This is a movie about people who have to make choices and those choices are not simplistic choices between good and evil. There’s also no simple dividing line between heroism and cowardice. Playing the hero is fine but if you have a wife and children dependent on you then heroism can be foolish and irresponsible. Sometimes it takes more moral courage to put your family first and forego the heroics.

The supporting cast includes two of my favourite character actors, Henry Jones and Robert Emhardt, and they both get to play characters who turn out to be rather complex.

Ben Wade is definitely the bad guy and he’s a killer. But he’s also not a stock western villain. He’s not quite an outlaw with a code of ethics but there are some things he just can’t do because he’s not made that way. Early on, when Dan and his sons witness the stagecoach robbery, the obvious, simple, easy, safe thing to do would be to kill them. This never even occurs to Wade. It would be a lowdown mean thing to do. Ben Wade isn’t a good man but he’s not lowdown and mean. He does take their horses, but he makes sure the horses are returned to them. Again, stealing horses from a struggling farmer would be lowdown and mean. For Wade killing is sometimes an unavoidable necessity, and he feels no regrets or remorse, but he gets no pleasure from killing. When he’s captured he’s prepared to kill in order to escape, but he’d prefer to escape without killing anyone.

Glenn Ford’s low-key acting approach contrasts perfectly with Van Heflin’s emotional angst-ridden performance. Different acting styles, but equally effective.

The worst thing about the Production Code was that it pretty much demanded predictable endings. Ten minutes into a movie you generally know how it will end, because the Production Code only allows for one ending, with good triumphant, the bad guy punished and the bad girl dead. But 3:10 to Yuma manages to come up with a genuinely unexpected ending which still manages to stay within the letter of the Code. Not everyone likes the ending, but at least it’s not the ending that genre expectations lead us to expect.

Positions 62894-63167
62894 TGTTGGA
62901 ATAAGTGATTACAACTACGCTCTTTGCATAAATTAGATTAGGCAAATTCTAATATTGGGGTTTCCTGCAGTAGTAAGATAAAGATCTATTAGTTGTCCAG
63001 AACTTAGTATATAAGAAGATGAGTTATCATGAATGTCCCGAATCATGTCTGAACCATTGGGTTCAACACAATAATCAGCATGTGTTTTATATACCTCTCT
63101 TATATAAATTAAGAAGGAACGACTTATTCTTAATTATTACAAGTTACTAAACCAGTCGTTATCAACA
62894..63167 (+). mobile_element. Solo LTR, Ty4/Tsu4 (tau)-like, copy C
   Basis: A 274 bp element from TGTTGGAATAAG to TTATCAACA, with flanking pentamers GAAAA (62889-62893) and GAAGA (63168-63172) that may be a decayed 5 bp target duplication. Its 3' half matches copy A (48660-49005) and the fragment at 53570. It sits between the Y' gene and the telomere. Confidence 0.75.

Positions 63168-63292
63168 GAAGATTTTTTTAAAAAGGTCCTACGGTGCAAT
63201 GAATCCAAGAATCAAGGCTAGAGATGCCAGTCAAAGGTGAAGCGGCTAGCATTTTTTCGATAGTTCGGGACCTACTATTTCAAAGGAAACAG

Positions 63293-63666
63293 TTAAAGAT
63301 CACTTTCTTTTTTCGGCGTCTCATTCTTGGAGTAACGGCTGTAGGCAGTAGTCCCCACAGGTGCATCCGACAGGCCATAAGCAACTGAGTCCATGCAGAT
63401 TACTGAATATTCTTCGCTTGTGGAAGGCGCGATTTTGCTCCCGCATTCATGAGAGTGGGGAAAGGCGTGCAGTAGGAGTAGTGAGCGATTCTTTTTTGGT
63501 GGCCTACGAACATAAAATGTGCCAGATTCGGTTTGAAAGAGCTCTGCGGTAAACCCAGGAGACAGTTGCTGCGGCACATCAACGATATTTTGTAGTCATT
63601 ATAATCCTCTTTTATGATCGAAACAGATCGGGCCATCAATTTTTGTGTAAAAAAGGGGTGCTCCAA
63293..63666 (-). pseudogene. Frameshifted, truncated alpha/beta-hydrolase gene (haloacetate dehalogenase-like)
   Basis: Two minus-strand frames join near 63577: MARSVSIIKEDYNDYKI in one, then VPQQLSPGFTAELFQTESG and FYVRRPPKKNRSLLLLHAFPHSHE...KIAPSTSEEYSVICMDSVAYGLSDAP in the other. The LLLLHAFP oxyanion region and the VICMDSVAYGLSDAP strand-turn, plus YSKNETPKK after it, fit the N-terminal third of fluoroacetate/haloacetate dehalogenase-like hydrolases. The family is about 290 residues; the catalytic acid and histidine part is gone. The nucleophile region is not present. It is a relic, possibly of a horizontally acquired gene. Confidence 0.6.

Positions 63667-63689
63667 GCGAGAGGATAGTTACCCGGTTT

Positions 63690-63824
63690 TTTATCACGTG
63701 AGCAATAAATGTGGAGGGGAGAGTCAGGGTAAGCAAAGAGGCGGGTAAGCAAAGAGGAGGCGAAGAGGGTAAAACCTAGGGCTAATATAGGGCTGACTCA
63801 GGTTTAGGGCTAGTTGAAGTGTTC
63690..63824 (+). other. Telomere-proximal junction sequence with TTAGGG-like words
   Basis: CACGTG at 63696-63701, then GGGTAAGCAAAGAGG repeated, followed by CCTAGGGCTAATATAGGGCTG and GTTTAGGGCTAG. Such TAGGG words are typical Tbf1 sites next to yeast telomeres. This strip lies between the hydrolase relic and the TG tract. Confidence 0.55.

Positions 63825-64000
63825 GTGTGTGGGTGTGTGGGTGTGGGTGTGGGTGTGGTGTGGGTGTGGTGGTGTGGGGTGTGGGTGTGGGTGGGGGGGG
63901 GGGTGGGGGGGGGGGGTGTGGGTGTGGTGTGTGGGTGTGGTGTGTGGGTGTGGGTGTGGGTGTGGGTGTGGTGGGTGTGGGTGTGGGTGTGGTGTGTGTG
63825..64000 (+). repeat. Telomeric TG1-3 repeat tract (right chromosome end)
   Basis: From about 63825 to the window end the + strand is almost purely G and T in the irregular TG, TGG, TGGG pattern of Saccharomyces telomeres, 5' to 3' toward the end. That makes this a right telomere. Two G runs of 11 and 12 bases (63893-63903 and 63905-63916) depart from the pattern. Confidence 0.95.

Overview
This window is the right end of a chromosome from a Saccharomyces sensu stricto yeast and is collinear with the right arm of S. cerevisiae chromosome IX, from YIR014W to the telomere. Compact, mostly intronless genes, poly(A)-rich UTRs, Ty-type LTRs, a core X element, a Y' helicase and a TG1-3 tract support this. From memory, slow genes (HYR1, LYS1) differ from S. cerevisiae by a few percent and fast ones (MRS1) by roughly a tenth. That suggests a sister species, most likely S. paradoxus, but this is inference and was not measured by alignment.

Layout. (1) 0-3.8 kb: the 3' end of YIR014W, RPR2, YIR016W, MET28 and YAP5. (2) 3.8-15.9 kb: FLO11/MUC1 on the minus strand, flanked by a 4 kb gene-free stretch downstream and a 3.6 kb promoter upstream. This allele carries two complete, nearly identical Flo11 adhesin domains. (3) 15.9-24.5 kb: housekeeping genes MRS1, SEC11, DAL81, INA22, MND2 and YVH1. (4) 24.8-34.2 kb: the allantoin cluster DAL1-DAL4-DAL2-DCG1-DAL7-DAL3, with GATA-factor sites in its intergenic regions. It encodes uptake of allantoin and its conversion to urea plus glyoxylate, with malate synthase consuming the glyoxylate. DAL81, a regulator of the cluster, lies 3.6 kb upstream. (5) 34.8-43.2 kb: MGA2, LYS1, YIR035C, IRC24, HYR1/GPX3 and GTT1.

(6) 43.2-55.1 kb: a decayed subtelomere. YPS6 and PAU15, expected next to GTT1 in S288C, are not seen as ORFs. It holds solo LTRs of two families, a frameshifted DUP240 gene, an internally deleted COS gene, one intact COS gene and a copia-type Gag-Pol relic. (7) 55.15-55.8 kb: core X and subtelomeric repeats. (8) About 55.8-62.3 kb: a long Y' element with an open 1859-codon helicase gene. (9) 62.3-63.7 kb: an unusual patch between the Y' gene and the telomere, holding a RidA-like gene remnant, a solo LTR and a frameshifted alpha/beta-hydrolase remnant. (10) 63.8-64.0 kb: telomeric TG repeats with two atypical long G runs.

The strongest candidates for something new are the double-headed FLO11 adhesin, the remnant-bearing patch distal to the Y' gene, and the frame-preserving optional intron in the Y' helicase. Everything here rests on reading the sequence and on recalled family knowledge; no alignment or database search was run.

This is a movie that looks superb. Daves has been criticised for his love of crane shots but personally I have no problems with directors who try to make every scene visually interesting. Daves has put some thought into every shot composition. The black-and-white cinematography by Charles Lawton Jr is just right. This is a dry harsh country caught in the grip of drought. The starkness of black-and-white conveys that in a way that colour could not have done.

The movie was based on an Elmore Leonard short story. Leonard liked the movie, but hated the 2007 remake.

3:10 to Yuma is one of the great westerns. Very highly recommended.

Thursday, February 16, 2023

Millie (1931)

Millie is a 1931 RKO pre-code romantic melodrama with a fair leavening of wit and humour in the early stages. It covers seventeen years in a woman’s life.

Millie (Helen Twelvetrees) is a small town girl. She marries Jack Maitland because he seems like a nice guy, he has good prospects and she’s in love with him. They set off for the bright lights of New York.

Three years later the marriage is looking a bit rocky. They have a daughter, Connie. Millie is bored and lonely and she wonders if Jack still loves her. He just doesn’t seem very affectionate any more. He doesn’t even seem to want to kiss her.

Millie gets a call from an old friend she grew up with, Angie (Joan Blondell). Angie lives with her friend Helen (Lilyan Tashman). The three meet up for drinks at a ritzy bar and there Millie spots her husband Jack. Jack is with a cheap blonde. That’s it for Millie. She gets a divorce.